In a statement, Facebook General Counsel Colin Stretch assured that they believe in transparency and have stringent processes in place to find legal deficiencies in such requests. “Transparency and trust are core values at Facebook. We strive to embody them in all aspects of our services, including our approach to responding to government data requests. We want to make sure that the people who use our service understand the nature and extent of the requests we receive and the strict policies and processes we have in place to handle them", he said.
"Governments make requests to Facebook and many other companies seeking account information in official investigations. The vast majority of these requests relate to criminal cases, such as robberies or kidnappings. In many of these cases, these government requests seek basic subscriber information, such as name and length of service. Other requests may also seek IP address logs or actual account content. We have strict guidelines in place to deal with all government data requests," said Facebook’s press release in 2013.
Setting foot in Europe and Emerging Markets
Emerging economies have seen users picking the mobile platform over the web, thus underlining the popularity of apps. Facebook is the most popular social network, it boasts of over 1.23 billion users with 945 million accessing the service via the mobile platform. All this makes acquiring the biggest mobile messaging app a rather important deal.
After tasting success in the European markets, big names such as Digg , Viber and Reddit have seen Facebook steal their audiences in the recent past, which will only increase with its control on WhatsApp.
That said, Facebook has seen a ban in China in 2009, with Renren and Sina Weibo taking over the entire billion Chinese user base. Zuckerberg in an interview with Charlie Rose in 2011 said, “the way that we look at it now is there’s so many other places in the world where we can connect more people more easily without having to face those hard questions that I think a simple rule in business is, if you do the things that are easier first, then you can actually make a lot of progress.” Despite the shrug-off Facebook has ever since been playing the surround-and-conquer game that includes buy outs, adding Chinese programmers to their pay rolls and registering trademarks in China & now the the merger with WhatsApp that widens the crack a little further.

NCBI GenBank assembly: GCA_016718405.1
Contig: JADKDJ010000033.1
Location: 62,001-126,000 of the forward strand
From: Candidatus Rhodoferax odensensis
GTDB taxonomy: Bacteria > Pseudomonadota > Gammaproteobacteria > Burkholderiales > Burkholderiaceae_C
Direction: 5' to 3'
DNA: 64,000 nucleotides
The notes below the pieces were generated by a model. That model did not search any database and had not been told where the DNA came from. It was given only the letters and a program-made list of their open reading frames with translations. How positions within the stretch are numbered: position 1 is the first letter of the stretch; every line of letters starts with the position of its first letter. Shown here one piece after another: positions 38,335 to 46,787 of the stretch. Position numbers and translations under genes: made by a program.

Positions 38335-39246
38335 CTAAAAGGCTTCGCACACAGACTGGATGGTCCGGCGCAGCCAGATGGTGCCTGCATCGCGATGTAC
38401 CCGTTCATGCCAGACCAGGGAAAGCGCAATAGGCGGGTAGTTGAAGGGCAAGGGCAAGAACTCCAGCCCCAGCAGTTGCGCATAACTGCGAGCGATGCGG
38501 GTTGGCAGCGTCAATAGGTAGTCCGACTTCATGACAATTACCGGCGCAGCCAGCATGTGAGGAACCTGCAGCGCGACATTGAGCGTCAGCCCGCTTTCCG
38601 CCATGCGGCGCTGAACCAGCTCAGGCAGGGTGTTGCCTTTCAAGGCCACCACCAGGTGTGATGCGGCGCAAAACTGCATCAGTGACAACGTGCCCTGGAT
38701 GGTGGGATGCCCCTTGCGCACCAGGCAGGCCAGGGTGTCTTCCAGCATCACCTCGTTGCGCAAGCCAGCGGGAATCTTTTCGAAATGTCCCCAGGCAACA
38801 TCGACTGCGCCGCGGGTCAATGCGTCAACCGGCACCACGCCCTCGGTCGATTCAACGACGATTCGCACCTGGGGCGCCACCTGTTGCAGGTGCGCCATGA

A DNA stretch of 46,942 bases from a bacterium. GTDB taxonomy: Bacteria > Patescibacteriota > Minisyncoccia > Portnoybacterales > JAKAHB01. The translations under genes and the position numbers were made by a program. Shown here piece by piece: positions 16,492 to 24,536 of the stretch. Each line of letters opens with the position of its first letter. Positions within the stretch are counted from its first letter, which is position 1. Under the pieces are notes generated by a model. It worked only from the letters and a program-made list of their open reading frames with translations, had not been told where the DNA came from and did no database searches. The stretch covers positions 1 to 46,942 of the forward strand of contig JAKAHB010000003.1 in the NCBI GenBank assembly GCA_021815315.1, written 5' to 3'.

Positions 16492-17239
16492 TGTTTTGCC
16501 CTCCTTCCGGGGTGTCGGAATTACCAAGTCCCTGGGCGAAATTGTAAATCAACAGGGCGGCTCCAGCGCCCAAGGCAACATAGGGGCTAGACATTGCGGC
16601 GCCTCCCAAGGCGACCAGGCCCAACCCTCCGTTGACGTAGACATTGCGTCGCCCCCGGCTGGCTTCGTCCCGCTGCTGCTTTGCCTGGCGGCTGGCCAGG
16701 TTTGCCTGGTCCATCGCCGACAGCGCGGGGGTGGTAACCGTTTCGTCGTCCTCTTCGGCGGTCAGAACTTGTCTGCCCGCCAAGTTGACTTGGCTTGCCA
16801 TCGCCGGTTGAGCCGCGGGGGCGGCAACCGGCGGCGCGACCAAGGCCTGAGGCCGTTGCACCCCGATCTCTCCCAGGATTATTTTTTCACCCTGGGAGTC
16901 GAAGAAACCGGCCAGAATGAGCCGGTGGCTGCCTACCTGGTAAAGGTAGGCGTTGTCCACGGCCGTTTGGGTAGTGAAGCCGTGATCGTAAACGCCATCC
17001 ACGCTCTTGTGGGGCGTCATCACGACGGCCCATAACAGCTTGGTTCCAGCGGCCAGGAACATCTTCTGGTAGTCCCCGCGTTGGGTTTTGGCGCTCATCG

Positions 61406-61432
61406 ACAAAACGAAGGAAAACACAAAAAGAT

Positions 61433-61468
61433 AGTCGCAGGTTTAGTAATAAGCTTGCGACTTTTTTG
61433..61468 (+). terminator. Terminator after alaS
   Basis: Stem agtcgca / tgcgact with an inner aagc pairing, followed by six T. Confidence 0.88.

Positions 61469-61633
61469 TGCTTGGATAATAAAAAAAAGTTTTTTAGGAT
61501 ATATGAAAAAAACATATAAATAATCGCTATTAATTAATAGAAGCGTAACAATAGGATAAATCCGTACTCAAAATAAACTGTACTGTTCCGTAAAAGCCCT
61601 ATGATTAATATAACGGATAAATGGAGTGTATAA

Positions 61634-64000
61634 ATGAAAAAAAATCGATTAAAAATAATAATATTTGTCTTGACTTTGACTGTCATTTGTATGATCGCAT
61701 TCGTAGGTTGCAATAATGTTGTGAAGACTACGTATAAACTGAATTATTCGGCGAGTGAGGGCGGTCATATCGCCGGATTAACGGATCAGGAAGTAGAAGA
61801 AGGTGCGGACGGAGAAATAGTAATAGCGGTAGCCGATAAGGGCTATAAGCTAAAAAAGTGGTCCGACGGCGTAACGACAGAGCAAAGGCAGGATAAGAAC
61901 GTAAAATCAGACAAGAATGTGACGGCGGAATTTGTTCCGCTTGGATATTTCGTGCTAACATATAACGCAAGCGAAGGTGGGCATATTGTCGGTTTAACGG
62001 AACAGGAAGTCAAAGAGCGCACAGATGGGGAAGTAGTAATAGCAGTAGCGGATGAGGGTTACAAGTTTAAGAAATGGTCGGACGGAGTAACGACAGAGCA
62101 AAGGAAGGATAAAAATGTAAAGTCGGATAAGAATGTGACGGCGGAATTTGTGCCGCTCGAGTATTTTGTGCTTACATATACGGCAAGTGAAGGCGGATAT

Operations at WhatsApp
Koum promised that there will be no advertisements,“You can continue to use WhatsApp no matter where in the world you are, or what smartphone you’re using. And you can still count on absolutely no ads interrupting your communication. There would have been no partnership between our two companies if we had to compromise on the core principles that will always define our company, our vision and our product.”
Although the two messaging services will operate independently and WhatsApp will have autonomy in operations, becoming a part of Facebook will allow WhatsApp to inherit a few things. With the team remaining in the Mountain View office, it gets access to Facebook's analytics arm. With more resources at hand, and more importantly access to advanced processing for data, their joint information processing power could probably be much bigger than that of Google.
Internet.org, Zuckerberg’s new dream
In the statement made on Facebook’s 10 anniversary, Zuckerberg had announced plans to make cheaper and easier internet services available to every part of the world. Zuckerberg said, “Our mission is to make the world more open and connected. We do this by building services that help people share any type of content with any group of people they want. WhatsApp will help us do this by continuing to develop a service that people around the world love to use every day.”
With the social angle added to Facebook’s capitalist operation, Zuckerberg joins the likes of Google that claims its mission is to integrate all the information in the world, and make it free for users. However, with Google, Skype, Twitter and other internet biggies being embroiled in controversies surrounding user data, no information and service is really safe. Rightly said, there are no free lunches in this world.